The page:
#4: You Don’t Need To Be the User To Understand the User
There is an unsettled debate in the music world whether or not a musician needs to adopt the emotion of the piece in order to express it accurately onstage. If the piece has a melancholic tone, does the musician need to feel melancholic when he or she performs it?
Regardless of where you stand, music does have a unique and undeniable ability to evoke emotion. Playing music of different emotional content has given me an opportunity to experience emotions I might not have otherwise experienced. That informs my ability to empathize with users and to understand others’ emotions even when I might not fully understand an experience.
For instance, I contributed to a fertility app for women who are having trouble getting pregnant. I had to empathize with a user group that was very different from myself. Music strengthened the empathic ability that helped me recognize the emotions the women were experiencing and to sensitively design for their experience.
#5: You Shouldn’t Have To Be an Expert To Enjoy an Experience
At times, Western art music (the official way of referring to what is typically played on a classical radio station) has ventured into mathematical complexity with experimental music such as 12-tone and aleatoric. Behind the scenes, composers were doing all of these complicated mathematical manipulations of melody and harmony, but it never really caught on because untrained audiences couldn’t appreciate the theory behind what they were hearing.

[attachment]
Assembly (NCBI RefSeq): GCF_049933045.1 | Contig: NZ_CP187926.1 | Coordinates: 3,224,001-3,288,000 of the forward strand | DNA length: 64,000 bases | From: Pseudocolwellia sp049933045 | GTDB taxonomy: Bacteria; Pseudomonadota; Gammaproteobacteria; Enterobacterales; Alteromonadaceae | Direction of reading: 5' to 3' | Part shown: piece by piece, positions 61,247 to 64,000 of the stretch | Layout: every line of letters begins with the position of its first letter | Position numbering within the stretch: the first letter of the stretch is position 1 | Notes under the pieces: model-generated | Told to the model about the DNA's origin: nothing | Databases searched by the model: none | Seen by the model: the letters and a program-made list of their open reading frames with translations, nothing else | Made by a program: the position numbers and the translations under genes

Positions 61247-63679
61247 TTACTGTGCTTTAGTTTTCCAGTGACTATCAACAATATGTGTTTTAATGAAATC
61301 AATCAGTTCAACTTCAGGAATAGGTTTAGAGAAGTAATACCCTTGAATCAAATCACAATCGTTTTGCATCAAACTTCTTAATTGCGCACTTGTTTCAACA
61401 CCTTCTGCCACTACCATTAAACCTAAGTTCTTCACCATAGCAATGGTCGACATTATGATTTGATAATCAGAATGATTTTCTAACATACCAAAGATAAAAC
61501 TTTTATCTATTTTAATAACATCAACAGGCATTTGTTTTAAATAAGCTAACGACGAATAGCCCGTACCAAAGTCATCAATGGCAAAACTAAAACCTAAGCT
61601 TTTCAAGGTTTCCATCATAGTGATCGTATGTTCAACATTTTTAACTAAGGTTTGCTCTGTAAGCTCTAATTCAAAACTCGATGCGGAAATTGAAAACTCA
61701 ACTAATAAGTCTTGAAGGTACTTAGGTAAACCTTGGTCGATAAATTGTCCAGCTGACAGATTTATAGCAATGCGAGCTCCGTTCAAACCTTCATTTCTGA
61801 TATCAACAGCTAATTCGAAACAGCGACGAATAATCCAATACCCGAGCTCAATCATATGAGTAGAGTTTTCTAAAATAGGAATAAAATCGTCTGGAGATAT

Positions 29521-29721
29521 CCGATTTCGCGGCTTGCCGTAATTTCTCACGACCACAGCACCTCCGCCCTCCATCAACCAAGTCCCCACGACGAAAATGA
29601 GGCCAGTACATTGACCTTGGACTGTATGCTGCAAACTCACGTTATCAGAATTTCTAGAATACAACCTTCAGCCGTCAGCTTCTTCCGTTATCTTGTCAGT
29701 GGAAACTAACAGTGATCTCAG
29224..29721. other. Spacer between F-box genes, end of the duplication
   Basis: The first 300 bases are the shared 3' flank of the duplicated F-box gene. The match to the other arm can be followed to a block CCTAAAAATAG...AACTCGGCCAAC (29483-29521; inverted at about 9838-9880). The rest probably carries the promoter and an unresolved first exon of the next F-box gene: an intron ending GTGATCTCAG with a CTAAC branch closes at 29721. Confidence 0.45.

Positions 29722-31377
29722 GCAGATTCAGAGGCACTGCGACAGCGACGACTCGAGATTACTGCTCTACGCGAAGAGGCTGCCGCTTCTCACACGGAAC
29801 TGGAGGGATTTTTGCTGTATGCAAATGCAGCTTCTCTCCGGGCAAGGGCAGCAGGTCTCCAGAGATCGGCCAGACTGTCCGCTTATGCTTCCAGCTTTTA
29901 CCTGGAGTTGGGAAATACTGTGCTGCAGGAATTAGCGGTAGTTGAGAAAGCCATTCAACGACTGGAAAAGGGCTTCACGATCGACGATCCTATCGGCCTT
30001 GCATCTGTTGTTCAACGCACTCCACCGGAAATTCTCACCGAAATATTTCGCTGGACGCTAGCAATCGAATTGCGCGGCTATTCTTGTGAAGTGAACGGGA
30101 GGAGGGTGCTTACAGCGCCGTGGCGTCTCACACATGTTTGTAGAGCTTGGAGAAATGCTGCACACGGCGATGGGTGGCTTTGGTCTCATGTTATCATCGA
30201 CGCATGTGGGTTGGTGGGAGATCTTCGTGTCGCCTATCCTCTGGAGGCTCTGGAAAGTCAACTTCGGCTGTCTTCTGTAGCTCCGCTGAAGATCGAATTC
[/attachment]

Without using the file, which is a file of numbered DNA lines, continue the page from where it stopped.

It’s important for audiences to be able to enjoy music even when they don’t necessarily understand it, and that carries over to user experience design. You want a product to be usable, even by people who don’t know how to write code or engineer an electronic device. Users shouldn’t have to understand the technology to use it effectively and efficiently.
A great musician distills something complex into a pleasurable experience for the audience, so you don’t have to be a musician to enjoy the music. Great UX design distills the complexity of a service into a usable product so you don’t have to be an expert to have a delightful experience.
#6: You Are Not the Audience
Musicians must remember that music is meant for everyone. As a member of the Denver Philharmonic, I enjoyed what I was playing, but I knew the music was for the audience and not only for me.
One really important parallel is the axiom: You are not the user. As much as I’d like to design things I like and are intuitive and helpful to me, I must constantly remind myself that the products and experiences I’m designing are not necessarily for me. Solutions need to focus on addressing a problem for a specific, pre-defined group of users before they’re stretched out and applied to broader user groups.
Just as musicians must mind the gap between themselves and their audience, designers must be aware of the separation between themselves and their users.
Crafting The Future I Want To Live In, One Delightful Experience At A Time
My favorite part of my career as a musician was crafting delightful experiences for my audiences. In that sense, I’ve been an experience designer for most of my life. But when I saw the way technology can change and is changing the world, I decided to shift my career into formal UX design so I could have a more direct hand in shaping technology toward a more positive future.
Whereas I used to be a professional musician crafting experiences, now I’m a user-experience designer incorporating lessons learned from the craft of music. My job title may have changed, but I’ll always be a musician — and in many ways, I see my music and design backgrounds as inextricable.